Let’s say a husband – it should never happen but imagine that a husband insulted his wife. So what does his wife do? Nevertheless she prepares for him a delicious supper and she puts it on the table just like every other night. She decides that no matter how difficult it may be, no matter how much strength it may take, she’s going to emulate the middah of mi Keil kamocha and never go on strike against her husband; she’ll never retaliate by denying her husband privileges. Despite what he said to you, you’re going to do everything that’s necessary! Kedoshim tihiyu, that’s a holy woman!
And he too; he will never retaliate against her by refusing to bring in the money to support the house. His wife wronged him in some way? No matter! The husband who walks in the ways of Hashem performs his duties no matter what without interruption. Despite what she said or did to you, you’re going to continue being loyal and you won’t diminish by a hair’s breadth all the things that a dutiful husband has to do, even including saying, “Good evening,” when you come home at night.
That’s the spirit of the old-time Jewish marriage – it’s the ruach of a genuine Jewish home where people are serious about their obligations as Jews and live according to the ideals of emulating this middah of מִי אֵ-ל כָּמוֹךָ.
Married to The World
Now, I say husband and wife only because the encounters between a husband and a wife are more frequent than any other form of relationship. And therefore whatever perfection can be gained from proper contact with the rest of mankind, a great deal more can be achieved by means of the repeated contact between a husband and a wife. But even if you’re not married, don’t think that this doesn’t apply to you, because you’re married to the rest of the world anyhow. You’re married to your landlord and to your neighbors. You’re married to your parents and your friends and even your children — you’re married to all of them and you’re not going to get a divorce so soon because you intend to be in this world for some time yet.
To a certain extent you’re married to everyone in this world and therefore emulating this middah of Mi Keil Kamocha, of having the strength of character to not withdraw your benefits from others no matter what, applies to your relationships with all of your acquaintances;whether they’re your chaveirim in the yeshiva or your rebbes who teach you, the people that you meet in the synagogue or encounter in your place of employment, you can always look to Hashem as your model.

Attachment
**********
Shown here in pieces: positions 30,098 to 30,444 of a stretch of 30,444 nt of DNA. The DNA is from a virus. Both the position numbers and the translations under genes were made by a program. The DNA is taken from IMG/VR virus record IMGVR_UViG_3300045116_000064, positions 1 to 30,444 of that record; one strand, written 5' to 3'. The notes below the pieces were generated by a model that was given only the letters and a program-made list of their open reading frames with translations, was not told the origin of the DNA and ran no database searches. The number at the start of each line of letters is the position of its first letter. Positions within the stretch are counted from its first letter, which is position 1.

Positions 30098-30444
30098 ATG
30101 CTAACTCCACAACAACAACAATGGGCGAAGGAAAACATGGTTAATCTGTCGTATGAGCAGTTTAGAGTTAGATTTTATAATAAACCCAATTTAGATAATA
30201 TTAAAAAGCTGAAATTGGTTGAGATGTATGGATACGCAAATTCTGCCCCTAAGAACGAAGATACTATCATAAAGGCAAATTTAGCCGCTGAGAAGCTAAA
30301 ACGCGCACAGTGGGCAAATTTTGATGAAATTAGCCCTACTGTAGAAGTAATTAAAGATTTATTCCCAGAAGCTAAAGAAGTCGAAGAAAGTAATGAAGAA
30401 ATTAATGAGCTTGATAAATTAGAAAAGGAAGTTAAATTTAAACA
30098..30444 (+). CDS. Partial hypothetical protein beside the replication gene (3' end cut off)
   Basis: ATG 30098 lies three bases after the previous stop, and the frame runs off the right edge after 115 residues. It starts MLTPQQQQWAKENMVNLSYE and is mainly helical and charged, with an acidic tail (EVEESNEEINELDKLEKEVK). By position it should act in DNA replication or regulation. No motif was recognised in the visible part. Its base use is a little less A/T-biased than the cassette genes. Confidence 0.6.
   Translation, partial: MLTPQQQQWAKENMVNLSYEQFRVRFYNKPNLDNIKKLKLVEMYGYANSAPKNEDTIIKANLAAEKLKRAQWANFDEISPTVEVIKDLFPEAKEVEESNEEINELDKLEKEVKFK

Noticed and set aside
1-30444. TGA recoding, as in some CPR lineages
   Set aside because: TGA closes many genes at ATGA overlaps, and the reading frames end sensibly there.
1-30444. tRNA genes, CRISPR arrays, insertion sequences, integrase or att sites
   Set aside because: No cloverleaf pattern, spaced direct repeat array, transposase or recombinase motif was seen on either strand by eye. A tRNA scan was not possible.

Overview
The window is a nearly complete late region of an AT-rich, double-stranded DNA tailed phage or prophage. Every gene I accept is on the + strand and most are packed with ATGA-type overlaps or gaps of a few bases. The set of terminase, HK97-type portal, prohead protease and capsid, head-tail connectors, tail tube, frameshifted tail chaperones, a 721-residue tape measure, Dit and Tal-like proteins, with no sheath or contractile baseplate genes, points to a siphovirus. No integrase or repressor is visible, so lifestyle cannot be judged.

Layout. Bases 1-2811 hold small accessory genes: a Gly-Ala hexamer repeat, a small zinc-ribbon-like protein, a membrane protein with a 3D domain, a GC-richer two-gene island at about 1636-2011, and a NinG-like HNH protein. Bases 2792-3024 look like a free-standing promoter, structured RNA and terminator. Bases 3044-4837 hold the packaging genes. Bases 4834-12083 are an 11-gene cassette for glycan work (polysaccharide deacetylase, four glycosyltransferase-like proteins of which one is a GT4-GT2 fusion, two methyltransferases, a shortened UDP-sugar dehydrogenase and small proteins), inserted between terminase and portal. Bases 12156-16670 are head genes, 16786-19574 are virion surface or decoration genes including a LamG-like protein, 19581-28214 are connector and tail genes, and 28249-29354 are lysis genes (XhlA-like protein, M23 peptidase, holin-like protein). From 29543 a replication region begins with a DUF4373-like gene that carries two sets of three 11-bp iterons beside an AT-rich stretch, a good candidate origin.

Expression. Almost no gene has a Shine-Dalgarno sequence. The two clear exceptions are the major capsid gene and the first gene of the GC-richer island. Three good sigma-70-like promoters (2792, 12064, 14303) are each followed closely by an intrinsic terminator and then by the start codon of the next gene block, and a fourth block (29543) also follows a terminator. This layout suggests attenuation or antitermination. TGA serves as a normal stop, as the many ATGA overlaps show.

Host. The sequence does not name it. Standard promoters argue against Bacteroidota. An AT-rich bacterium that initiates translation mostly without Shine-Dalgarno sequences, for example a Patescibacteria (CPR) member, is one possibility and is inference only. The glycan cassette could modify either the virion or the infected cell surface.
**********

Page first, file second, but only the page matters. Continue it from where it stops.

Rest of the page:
Joining the Opposition
Suppose there is someone who you know is opposed to you. He slanders you; he tells people that your merchandise is not good quality. And what do you do? In order to demonstrate that you want to be holy like Hakadosh Baruch Hu is, you go especially to shop in his store.
Now you could have organized a boycott. Let’s say you’re an important person and people listen to you. Perhaps you could limit his income; you might even be able to close him down altogether. Could be he deserves it too. I’m not saying so because if you think he does, then you’re probably wrong, but let’s imagine for a minute that he deserves it. But no matter, you don’t withdraw any benefits from him. You make it your business to go in and patronize his business just lesheim this ideal of mi Keil kamocha.
Or maybe you’re a rebbe in the yeshivah and you know there is a talmid who ridicules you. He belittles you behind your back and you know that. And nevertheless when he says a sevara in the gemara – even if it’s not so good – you go out of your way to compliment him, to encourage him. And not only because you want to be known as a good rebbe – you add on the thought that you want to be like Hashem. That person is fulfilling the mitzvah of kedoshim tihiyu; he’s gaining perfection, kedusha, by means of reinforcing this middah as he deals with others.
Now, I’m not saying that if you don’t do these things you’re possul le’eidus or we can’t count you for a minyan. But we’re not talking now about doing the minimum. We’re talking about Jews who want to live up to the great principles and ideals of Torah.
Do It Right
Now you might say that you’re doing it anyhow. It could be you’re conscientious and you’re living in such a manner without having any kind of admonitions from the Tomer Devorah. Of course it’s just imagination, it’s just a bluff, because without some model to emulate you won’t be able to live a perfect life; but even if it was true it’s a tragedy because if you’re just doing it anyhow without any thought, so you’re losing the great benefit of fulfilling the mitzvah of kedoshim tihiyu, of becoming perfect because Hashem is perfect.